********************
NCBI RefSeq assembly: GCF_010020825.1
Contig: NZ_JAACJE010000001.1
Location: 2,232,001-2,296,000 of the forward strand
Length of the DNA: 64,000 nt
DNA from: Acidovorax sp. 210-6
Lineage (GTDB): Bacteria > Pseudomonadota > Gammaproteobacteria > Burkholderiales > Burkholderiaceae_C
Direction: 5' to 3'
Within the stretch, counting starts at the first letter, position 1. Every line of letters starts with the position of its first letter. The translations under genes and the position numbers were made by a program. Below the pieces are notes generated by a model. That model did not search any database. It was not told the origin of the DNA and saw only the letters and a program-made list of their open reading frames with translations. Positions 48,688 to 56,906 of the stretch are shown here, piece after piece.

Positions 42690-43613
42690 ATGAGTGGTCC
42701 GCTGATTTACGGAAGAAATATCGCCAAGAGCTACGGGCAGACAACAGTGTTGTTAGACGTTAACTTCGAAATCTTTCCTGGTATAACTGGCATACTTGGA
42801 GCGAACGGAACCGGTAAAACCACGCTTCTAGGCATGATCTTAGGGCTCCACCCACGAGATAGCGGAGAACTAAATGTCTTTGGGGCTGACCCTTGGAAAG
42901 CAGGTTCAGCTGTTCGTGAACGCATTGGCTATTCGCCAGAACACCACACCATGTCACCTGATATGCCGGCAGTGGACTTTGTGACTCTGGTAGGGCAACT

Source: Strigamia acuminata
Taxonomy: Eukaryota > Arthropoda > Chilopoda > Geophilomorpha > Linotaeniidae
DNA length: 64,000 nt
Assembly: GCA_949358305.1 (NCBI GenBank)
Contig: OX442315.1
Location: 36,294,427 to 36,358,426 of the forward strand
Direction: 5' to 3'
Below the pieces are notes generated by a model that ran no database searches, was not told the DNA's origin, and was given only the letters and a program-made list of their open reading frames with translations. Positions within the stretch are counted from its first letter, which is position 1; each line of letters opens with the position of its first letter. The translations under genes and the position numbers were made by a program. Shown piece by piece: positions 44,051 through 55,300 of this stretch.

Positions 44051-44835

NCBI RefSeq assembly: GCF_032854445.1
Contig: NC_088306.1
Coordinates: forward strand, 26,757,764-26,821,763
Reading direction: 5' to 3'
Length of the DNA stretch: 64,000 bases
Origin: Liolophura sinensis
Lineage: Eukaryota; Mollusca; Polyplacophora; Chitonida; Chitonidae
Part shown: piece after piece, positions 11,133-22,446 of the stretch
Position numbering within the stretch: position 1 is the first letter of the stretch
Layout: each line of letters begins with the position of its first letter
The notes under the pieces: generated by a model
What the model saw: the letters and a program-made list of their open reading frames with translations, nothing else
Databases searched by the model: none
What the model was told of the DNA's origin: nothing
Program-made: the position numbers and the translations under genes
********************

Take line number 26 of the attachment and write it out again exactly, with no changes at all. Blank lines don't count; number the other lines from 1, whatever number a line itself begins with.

Reading direction: 5' to 3'